LG marked the return to the local notebook scene with a bang last year with the incredible LG gram 14 and 15 notebooks. We reviewed the original gram 15 and found it to be a very good notebook. Even though it has a 15-inch display, lightweight materials used in its construction means that it weighs a scant 980g. That's even less than most 13-inch Ultrabooks. It’s even less than an 11-inch MacBook Air!
For 2017, LG has dutifully refreshed its gram line-up to include the latest seventh generation Kaby Lake processors from Intel. In addition, LG has also expanded its gram offerings locally to include the 13-inch gram 13 alongside the 14 and 15-inch variants. We have gathered all three in our labs to put them to the test, so let’s dive straight into the review.
The baby of the trio is the gram 13. This is also the first time that LG is making the gram 13 available in Singapore.
The gram 13, as you might have already surmised from its name, has a 13-inch display. The entire chassis is made out of magnesium alloy, giving it an overall weight of just 840g, which makes it one of, if not the lightest 13-inch notebook on sale right now. True enough, in the hands, the gram 13 feels incredibly light and it's just 15mm thin. And when I showed it around to colleagues, they couldn’t believe that they were holding on to an actual working notebook - they thought it was a dummy unit. In fact, that's also the exact same response we got when we showed the original LG gram 15 to a different set of colleagues last year - it just feels impossible.
That said, the decision to go with magnesium does have some trade-offs. Unlike aluminum, our experience with magnesium notebooks tells us that they exhibit more flex and they feel more plasticky. And sadly, this is the case with the new gram 13. The chassis flexes noticeably when you apply pressure, and one of the reasons why many of my colleagues thought they were handling a dummy unit was because the notebook felt like it was made of plastic. Unfortunately, this seems to be a problem that faces many magnesium notebooks such as the gram 15 that we reviewed last year as well as the Lenovo Lavie Z that we got to handle at CES some years ago.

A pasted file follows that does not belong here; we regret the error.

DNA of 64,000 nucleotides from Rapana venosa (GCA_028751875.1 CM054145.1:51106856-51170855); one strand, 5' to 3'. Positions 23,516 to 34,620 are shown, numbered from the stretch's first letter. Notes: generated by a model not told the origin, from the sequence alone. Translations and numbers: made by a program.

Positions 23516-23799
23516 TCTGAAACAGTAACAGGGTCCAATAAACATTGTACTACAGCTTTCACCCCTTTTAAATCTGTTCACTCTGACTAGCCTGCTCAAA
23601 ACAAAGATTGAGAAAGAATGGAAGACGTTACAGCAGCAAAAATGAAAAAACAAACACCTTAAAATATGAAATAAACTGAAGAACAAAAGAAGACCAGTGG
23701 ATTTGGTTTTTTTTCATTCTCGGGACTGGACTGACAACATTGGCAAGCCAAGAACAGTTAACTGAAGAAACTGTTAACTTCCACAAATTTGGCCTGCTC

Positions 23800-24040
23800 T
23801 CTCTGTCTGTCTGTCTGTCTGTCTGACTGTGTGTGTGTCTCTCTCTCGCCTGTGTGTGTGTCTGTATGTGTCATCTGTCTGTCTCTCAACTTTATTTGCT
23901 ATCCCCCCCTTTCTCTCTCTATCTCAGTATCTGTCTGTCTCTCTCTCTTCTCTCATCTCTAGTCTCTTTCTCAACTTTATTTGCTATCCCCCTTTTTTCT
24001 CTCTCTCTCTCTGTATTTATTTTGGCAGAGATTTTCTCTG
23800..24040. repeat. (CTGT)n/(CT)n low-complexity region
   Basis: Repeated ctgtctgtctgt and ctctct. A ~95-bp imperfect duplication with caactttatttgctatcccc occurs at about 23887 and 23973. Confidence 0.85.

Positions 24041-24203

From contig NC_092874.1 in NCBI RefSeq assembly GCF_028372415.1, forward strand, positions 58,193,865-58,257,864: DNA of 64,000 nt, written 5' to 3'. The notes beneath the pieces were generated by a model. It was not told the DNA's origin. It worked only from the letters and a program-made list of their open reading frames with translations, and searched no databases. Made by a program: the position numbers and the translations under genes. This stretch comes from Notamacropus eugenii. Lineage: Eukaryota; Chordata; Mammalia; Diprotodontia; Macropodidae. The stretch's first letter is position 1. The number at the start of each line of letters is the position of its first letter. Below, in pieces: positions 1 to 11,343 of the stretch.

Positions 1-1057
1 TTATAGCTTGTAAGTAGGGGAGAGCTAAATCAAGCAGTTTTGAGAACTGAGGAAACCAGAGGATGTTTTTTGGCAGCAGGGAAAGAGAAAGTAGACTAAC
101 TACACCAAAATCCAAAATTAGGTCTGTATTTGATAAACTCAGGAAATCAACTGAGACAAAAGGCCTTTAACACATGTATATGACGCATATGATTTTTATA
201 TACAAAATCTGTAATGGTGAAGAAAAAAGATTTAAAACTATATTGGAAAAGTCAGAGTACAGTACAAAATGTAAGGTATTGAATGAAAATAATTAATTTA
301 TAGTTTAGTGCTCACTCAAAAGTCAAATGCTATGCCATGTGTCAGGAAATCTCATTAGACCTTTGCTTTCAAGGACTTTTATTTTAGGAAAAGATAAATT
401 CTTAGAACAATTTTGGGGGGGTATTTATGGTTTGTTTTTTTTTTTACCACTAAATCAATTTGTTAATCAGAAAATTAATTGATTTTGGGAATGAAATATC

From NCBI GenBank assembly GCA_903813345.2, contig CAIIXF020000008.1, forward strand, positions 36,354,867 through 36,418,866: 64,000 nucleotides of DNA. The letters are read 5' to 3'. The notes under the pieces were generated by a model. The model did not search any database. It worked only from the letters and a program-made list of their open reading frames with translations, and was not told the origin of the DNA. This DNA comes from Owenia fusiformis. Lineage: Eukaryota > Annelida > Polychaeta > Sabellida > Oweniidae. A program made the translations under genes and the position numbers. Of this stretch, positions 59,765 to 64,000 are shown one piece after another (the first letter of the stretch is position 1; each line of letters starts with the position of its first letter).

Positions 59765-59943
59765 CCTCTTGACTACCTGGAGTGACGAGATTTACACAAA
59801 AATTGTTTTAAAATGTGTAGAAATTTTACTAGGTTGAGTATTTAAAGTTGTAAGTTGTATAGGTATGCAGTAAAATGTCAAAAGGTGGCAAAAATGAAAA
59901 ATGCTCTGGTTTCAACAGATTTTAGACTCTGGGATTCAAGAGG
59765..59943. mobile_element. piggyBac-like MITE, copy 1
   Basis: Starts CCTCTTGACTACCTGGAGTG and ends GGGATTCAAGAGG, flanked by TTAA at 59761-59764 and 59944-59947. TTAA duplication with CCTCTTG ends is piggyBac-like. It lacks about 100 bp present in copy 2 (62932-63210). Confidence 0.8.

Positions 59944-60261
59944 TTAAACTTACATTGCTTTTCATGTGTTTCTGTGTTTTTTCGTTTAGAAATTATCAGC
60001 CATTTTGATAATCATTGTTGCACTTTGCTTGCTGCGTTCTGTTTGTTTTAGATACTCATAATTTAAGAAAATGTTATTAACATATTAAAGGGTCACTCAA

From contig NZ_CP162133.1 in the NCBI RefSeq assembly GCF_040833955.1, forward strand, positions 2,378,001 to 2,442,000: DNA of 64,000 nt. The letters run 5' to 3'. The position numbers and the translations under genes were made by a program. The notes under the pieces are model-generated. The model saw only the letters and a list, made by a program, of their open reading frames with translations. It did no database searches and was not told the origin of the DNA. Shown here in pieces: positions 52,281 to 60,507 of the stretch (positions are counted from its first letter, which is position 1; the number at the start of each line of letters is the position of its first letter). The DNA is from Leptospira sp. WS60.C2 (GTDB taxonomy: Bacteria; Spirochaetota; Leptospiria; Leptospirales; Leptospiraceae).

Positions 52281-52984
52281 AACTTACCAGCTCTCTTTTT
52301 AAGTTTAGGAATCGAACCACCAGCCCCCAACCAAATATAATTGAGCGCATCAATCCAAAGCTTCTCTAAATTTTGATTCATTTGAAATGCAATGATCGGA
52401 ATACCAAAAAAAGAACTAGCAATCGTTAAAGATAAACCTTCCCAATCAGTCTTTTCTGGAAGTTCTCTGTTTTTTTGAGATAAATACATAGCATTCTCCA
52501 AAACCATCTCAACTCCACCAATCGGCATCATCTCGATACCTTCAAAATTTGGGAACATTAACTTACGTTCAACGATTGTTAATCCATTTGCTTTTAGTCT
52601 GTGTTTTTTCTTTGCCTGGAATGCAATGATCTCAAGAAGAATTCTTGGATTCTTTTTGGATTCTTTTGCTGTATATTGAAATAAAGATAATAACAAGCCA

In any case, LG assures me that the gram notebooks have all been extensively tested for rigidity, and that the flexing has been intentionally designed into the notebook to help it absorb shocks more effectively. Moreover, LG also said that the notebook's panel can withstand up to 200 kgf of external force with breaking. To prove it, they have even made a video here:
The video does allay much of my fears, but even so the amount of flex is still disconcerting and it still doesn't detract from the fact that the plasticky feel of the notebook makes it feel less like a premium notebook.
The first generation gram notebooks were available in gold, but this time round, LG is only offering them in dark gray for now. It looks more gunmetal than gray, and fortunately, it doesn’t look as dull as its name might suggest. Personally, I very much prefer gold but LG says that its customers prefer something more discreet and understated.